It’s similar to counting sand grains on a beach to count ants. However, six researchers showed they were capable of the job. The most recent and thorough estimate of the number of ants in the globe has been made: 20 quadrillions. More biomass than all wild birds and mammals combined, which amounts to 12 megatons.

Ants are crucial ecosystem engineers because they move soil, disperse seeds, and recycle organic material. The distribution of ants worldwide has been studied, but no global estimate of their population has been made.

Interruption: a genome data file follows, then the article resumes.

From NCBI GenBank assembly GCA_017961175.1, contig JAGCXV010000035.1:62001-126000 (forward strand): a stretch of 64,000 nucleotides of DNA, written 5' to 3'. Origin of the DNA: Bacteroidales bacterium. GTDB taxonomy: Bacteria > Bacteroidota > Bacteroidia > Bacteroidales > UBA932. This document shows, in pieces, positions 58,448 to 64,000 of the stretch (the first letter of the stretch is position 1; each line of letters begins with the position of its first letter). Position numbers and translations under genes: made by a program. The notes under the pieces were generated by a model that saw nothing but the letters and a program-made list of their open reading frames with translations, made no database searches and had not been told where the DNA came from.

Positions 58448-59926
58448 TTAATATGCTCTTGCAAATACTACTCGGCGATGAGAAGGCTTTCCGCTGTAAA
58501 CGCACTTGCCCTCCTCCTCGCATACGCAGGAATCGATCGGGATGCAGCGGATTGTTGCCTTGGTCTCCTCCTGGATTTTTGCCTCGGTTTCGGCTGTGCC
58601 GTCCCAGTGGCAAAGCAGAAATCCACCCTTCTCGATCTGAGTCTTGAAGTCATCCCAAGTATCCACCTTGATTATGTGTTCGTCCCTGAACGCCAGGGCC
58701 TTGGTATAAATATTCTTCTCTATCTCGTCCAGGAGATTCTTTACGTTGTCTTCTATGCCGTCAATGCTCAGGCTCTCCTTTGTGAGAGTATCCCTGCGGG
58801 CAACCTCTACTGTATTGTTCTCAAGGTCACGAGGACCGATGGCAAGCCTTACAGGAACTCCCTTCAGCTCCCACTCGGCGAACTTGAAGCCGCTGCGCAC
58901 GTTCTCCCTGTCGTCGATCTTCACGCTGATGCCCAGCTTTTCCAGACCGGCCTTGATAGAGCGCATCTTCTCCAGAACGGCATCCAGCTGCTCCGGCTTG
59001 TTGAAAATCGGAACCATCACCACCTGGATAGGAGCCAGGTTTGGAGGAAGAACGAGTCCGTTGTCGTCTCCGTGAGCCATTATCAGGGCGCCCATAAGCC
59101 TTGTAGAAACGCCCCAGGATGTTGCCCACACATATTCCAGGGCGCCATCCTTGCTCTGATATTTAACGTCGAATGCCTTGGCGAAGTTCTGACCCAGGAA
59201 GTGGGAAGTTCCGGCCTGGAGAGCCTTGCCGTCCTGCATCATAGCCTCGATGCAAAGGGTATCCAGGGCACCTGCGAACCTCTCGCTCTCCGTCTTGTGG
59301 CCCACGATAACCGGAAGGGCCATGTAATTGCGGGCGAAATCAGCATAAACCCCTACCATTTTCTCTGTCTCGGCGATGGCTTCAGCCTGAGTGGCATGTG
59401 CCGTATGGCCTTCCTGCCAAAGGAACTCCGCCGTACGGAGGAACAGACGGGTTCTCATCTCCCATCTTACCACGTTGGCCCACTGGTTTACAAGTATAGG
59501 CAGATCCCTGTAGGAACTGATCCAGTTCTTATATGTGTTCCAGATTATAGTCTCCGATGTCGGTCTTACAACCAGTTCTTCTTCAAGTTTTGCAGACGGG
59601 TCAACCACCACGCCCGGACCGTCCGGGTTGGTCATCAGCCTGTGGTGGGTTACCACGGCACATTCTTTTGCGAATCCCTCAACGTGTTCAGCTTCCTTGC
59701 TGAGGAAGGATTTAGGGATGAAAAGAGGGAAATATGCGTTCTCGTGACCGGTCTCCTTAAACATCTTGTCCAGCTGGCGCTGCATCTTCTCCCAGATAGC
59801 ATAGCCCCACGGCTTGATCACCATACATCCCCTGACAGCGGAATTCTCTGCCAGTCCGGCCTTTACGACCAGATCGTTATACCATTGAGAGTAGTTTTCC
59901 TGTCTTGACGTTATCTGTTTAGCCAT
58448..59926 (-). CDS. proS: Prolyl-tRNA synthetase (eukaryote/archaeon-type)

In order to discover 489 papers with rigorous enough techniques of gathering and counting ants to be included, researchers searched through 12,000 records from databases in numerous languages, including Bulgarian and Indonesian. The majority of the studies randomly included ant samples while focusing on more general issues of biodiversity and evolution rather than ants specifically. The crew was taken aback by how dense ants are in the tropics, where they are most prevalent in savannas and damp woods.

The team reveals today in the Proceedings of the National Academy of Sciences that the new estimate is two to twenty times larger than earlier ones. However, is probably more accurate, according to the scientists, as it was the first “bottom-up” effort to rely on actual counts of ants captured globally.